Osiel and I finally reach the ranger station. An older ranger with a 2-pound mustache and 10-gallon hat greets us with a round of cold, smoky coffee. We sit on stumps in bleaching sun, laughing and sharing our respective mornings. 3 hours, 40 minute climb to the Valle?! Puta madre, es rapido. Pinche Gringo got lost up here the other day. Not much activity otherwise, the ranger reports. Eventually, I say farewell to my new friends and begin the familiar 12-mile, 6,000-foot vertical descent to the west entrance. I float down this 2-hour section with supreme ease, reflecting on all that has happened—successful protest meeting, an incredible stay with the Mexican ranch family, full linguistic immersion, the day’s gorgeous 25-mile mountain crossing. I arrange to have a park ranger pick me up at the west entrance. Seamless connection. Bliss.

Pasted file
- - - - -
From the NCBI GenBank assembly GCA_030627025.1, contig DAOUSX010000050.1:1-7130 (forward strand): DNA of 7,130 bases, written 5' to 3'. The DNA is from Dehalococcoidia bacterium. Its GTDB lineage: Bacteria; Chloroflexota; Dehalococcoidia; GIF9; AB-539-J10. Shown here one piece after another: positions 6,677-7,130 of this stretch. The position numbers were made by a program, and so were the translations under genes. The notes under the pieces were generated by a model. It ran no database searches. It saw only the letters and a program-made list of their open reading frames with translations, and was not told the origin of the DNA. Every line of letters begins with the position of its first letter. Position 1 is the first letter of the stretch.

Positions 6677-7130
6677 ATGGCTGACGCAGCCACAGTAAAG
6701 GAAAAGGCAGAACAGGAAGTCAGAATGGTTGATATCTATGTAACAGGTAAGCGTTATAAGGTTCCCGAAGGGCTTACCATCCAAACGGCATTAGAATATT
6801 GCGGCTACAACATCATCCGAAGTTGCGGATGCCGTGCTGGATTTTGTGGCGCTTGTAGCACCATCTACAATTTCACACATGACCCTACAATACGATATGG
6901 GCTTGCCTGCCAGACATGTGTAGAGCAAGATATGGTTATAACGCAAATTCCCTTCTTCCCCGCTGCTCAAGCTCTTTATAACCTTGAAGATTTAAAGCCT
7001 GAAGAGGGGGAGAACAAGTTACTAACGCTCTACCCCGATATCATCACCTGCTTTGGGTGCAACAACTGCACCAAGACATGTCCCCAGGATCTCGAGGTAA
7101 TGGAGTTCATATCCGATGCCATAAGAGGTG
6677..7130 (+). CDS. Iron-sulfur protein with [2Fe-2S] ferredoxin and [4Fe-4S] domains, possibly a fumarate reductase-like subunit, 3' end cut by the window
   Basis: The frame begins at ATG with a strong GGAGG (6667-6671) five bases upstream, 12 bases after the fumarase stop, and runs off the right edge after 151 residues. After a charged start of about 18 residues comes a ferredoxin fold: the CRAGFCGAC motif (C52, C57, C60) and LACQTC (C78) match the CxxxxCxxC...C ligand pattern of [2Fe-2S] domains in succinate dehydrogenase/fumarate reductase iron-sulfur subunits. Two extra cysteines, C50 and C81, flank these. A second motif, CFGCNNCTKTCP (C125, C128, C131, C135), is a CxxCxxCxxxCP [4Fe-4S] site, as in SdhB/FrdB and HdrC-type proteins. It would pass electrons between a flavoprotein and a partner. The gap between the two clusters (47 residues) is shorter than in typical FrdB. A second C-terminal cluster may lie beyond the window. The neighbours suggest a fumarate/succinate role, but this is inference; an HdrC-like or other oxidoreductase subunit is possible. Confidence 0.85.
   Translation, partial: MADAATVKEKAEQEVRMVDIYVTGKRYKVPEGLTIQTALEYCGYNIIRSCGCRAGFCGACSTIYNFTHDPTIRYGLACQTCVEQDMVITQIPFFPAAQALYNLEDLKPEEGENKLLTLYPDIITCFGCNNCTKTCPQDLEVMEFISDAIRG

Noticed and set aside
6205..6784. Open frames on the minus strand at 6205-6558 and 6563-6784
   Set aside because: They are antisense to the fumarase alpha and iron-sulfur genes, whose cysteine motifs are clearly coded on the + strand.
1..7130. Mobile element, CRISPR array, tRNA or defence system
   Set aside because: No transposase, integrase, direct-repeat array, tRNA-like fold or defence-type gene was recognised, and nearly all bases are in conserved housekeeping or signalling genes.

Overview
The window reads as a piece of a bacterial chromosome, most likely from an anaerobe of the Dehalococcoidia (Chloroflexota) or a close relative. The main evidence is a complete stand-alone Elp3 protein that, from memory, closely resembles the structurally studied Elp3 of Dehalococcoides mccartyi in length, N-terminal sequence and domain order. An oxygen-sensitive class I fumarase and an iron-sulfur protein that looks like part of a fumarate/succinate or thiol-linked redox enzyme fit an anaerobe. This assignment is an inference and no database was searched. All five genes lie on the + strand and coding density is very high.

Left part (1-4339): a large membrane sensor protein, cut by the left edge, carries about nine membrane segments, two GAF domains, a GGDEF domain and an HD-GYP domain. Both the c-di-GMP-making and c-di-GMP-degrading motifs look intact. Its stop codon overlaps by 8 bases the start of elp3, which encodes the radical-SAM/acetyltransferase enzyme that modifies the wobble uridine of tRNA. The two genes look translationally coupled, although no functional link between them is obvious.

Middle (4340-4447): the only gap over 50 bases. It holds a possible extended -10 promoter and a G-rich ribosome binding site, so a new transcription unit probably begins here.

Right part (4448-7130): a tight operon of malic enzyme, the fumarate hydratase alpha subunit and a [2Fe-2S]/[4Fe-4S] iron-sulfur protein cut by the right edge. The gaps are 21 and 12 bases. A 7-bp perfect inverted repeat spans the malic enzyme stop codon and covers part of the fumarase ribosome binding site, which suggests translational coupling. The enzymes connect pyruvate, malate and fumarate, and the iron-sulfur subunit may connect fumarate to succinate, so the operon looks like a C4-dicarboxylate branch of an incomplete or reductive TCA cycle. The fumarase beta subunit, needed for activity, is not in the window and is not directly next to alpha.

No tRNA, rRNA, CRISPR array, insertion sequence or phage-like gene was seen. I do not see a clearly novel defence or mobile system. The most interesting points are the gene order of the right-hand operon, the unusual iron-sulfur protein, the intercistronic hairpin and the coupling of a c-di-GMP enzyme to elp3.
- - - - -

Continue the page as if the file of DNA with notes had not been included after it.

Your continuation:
This Saturday, I will attempt to incorporate this section into a larger 70-mile protest run from one coast of the peninsula to the other. It’s never been done before. (Updates on Twitter and Facebook) Yet, following this soulful encounter, I now feel an overwhelming sense of responsibility. A deep, deep kinship with these people and the more-than-human community here, all dependent on the health of this range, this water, this land.

And so it is.